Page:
Meet the other Bollywood star kids who live on the fringe
Like kids of Bollywood stars there are offsprings of character actors, technicians, action directors and writers, who are also looking for a Bollywood break. But unlike the former, they come without the star tag
Jamie, daughter of veteran comedian Johnny Lever, remembers director duo Abbas-Mustan dropping in to their house often. After all, Lever Sr, one India’s best-known funny men, has featured in several of their films. She recalls Abbas-Mustan, in their stark white outfit which got them their Men In White monicker, often lounging around in her living room.
Years later, their spotless white trademark outfits remain, only now Jamie is an actress in their film, not the daughter of an actor. Lever Jr features in their upcoming comic caper, Kis Kisko Pyar Karoon, which marks the debut of the country’s current comic flavour, Kapil Sharma.
Ask her how she bagged the role, and Jamie’s reply is quick. “No,” she drawls. “It is not that dad told them.”
It’s known that star kids get offers on a platter even before they are ready to act. Not that the opportunities come without pressures. Often, the younger generation is compared to their parents and has to constantly battle expectations. But, it can’t be argued that getting a launchpad for them is a tad easier — if not in a home production, another star will turn mentor as Salman Khan did for two star kids — Athiya Shetty (daughter of Suniel Shetty) and Sooraj Pancholi (son of Aditya Pancholi) in his production Hero. But there are other industry kids looking for a foothold in Bollywood. They are offsprings of character actors, technicians, action directors and writers. Though these roles are integral to the industry, the kids come without the star tag.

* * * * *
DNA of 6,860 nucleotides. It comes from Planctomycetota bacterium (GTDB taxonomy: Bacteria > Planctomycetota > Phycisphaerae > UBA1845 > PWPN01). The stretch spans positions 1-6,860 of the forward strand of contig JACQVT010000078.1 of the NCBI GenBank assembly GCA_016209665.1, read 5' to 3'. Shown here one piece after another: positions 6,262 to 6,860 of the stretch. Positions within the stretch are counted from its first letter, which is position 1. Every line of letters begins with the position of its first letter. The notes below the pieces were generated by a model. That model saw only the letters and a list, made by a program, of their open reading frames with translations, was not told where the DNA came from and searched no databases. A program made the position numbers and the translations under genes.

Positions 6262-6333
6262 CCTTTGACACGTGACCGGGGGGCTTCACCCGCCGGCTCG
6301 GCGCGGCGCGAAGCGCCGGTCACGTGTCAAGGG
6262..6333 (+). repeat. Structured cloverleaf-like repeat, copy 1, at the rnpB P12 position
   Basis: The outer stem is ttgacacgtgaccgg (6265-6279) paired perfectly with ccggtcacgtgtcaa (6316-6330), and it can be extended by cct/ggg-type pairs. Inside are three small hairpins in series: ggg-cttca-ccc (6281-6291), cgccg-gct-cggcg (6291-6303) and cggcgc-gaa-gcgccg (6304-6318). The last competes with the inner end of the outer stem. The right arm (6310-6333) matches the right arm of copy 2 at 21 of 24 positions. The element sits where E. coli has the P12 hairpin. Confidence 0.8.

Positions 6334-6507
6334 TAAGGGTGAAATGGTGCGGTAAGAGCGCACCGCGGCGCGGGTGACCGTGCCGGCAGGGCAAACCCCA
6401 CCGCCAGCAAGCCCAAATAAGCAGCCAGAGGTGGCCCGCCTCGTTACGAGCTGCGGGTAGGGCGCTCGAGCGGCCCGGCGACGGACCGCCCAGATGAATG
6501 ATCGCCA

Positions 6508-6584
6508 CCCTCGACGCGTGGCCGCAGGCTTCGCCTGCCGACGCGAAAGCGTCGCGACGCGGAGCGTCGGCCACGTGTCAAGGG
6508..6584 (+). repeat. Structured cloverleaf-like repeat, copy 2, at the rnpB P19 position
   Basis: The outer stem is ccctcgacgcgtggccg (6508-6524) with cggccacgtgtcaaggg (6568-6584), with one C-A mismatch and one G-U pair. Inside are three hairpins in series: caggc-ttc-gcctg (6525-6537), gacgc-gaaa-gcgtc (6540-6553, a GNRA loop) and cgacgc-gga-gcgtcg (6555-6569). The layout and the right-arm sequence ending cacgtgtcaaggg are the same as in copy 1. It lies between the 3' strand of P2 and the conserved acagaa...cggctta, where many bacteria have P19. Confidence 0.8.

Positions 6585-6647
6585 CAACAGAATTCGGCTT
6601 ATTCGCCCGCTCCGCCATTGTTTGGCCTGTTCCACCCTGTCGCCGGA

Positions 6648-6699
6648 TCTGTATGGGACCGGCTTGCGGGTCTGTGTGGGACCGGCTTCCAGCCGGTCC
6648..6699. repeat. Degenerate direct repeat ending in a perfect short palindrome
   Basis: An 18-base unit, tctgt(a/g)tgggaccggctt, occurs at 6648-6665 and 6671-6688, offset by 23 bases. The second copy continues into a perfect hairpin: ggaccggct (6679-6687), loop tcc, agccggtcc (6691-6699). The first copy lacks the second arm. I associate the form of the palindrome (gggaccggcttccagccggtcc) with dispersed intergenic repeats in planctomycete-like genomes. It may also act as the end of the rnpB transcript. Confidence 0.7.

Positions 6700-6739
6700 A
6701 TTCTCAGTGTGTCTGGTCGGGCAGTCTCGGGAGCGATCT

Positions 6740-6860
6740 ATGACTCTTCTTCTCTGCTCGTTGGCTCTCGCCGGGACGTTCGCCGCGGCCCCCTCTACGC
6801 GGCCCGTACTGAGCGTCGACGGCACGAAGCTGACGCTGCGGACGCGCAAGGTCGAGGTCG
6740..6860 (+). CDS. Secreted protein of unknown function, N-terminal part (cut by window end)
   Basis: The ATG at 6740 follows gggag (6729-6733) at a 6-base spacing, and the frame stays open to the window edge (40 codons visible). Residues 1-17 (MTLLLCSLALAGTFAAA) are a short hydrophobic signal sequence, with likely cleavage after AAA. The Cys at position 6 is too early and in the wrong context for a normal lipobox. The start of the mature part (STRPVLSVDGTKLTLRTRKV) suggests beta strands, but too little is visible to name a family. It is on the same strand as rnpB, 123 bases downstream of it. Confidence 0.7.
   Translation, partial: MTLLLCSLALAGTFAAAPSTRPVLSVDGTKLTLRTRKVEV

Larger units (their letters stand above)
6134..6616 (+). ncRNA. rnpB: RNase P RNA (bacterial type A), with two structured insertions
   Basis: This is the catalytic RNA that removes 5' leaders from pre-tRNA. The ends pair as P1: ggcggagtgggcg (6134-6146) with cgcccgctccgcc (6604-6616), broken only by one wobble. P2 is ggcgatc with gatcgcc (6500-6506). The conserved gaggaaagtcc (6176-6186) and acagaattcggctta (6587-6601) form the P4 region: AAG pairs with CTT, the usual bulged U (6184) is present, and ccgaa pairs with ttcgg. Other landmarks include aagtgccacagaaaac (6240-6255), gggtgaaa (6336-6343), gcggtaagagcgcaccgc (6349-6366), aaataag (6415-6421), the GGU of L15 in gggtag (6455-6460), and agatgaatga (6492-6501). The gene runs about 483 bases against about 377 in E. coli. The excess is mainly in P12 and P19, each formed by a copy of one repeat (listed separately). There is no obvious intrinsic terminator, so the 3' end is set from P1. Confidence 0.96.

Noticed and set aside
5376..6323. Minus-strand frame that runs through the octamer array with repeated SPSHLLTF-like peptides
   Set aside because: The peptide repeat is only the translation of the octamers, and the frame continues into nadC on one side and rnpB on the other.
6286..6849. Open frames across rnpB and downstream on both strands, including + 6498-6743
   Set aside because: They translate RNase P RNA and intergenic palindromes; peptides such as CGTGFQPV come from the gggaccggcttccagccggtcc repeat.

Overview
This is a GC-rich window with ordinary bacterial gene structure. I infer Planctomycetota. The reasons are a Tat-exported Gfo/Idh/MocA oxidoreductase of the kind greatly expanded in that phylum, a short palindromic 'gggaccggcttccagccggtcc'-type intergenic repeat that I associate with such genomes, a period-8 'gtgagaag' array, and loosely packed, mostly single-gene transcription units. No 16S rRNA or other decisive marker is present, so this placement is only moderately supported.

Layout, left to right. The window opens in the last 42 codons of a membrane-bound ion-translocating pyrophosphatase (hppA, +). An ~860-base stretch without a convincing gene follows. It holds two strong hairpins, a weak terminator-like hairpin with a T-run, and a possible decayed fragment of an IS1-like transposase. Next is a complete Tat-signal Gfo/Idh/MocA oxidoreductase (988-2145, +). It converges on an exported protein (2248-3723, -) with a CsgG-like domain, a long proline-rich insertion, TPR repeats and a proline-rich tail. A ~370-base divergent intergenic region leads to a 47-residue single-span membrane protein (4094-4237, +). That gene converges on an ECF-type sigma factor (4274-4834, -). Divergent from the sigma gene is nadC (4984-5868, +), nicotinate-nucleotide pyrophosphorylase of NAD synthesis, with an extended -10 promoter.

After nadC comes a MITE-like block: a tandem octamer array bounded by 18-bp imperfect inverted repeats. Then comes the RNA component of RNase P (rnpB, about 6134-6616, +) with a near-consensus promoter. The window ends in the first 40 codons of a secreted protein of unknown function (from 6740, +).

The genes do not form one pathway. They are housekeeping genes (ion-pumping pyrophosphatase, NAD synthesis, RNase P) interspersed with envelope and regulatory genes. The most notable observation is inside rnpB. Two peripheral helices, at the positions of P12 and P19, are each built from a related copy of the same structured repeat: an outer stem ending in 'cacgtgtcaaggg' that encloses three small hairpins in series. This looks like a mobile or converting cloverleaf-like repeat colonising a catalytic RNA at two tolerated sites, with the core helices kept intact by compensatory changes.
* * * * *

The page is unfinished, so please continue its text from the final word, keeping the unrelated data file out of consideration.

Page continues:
Manisha, daughter of late writer Ram Kelkar
Actress Manisha Kelkar, daughter of the late writer Ram Kelkar explains, “It is a case of being there, but not yet there.” Her father passed away in 2002, “so I don’t know if things would have been different had he been around,” she points out. Kelkar Sr penned several of Subhash Ghai’s films including Ram Lakhan (1989) and Khalnayak (1993).
Her childhood memories, like Jamie’s, too are replete with faces of big Bollywood names alongside her fathers — producers like J Omprakash and Subhash Ghai among them. “In those days hotel rooms would be booked for story writing sessions. It would invariably be the Fariyas hotel at Lonavla or Sun-n-Sand at Juhu. We, as kids, would tag along.”
Manjiri Makhijani,Daughter of Mac Mohan
Mac Mohan, who famoulsy played Sambha in Sholay, died in 2010
In fact, Ghai had told her brother Yogesh that he would launch him in Saudagar (1991), but that never happened and her brother then showed no interest in acting.
Finding themselves at the periphery, these industry offsprings can’t go around dropping names as a sure ticket to land a role. Nor would reams be written about them being tomorrow’s star.
It’s a lesson Vicky Kaushal has learnt. Acclaimed for his role in Neeraj Ghaywan’s critically-acclaimed film Masaan, Kaushal found himself struggling for roles just as any newcomer would do. But, Kaushal is the son of action director Sham Kaushal. Vicky says, “You are just like anyone else. Nobody is going to cast you because your father is part of the industry too. You have to audition and do the rounds like any non-industry person interested in an acting career.”
Jamie, Johnny Lever’s daughter is also a stand-up comic
Jamie adds, “I cannot be going around and saying, ‘Hey, can you launch me? I am Johnny Lever’s daughter’.” Abbas-Mustan saw her in an online spoof which she had done in Gujarati. Her antics in the video fetched her a role. “And guess what?” she drawls. “This is one of those rare films of Abbas-Mustan featuring Jamie, not Johnny Lever.”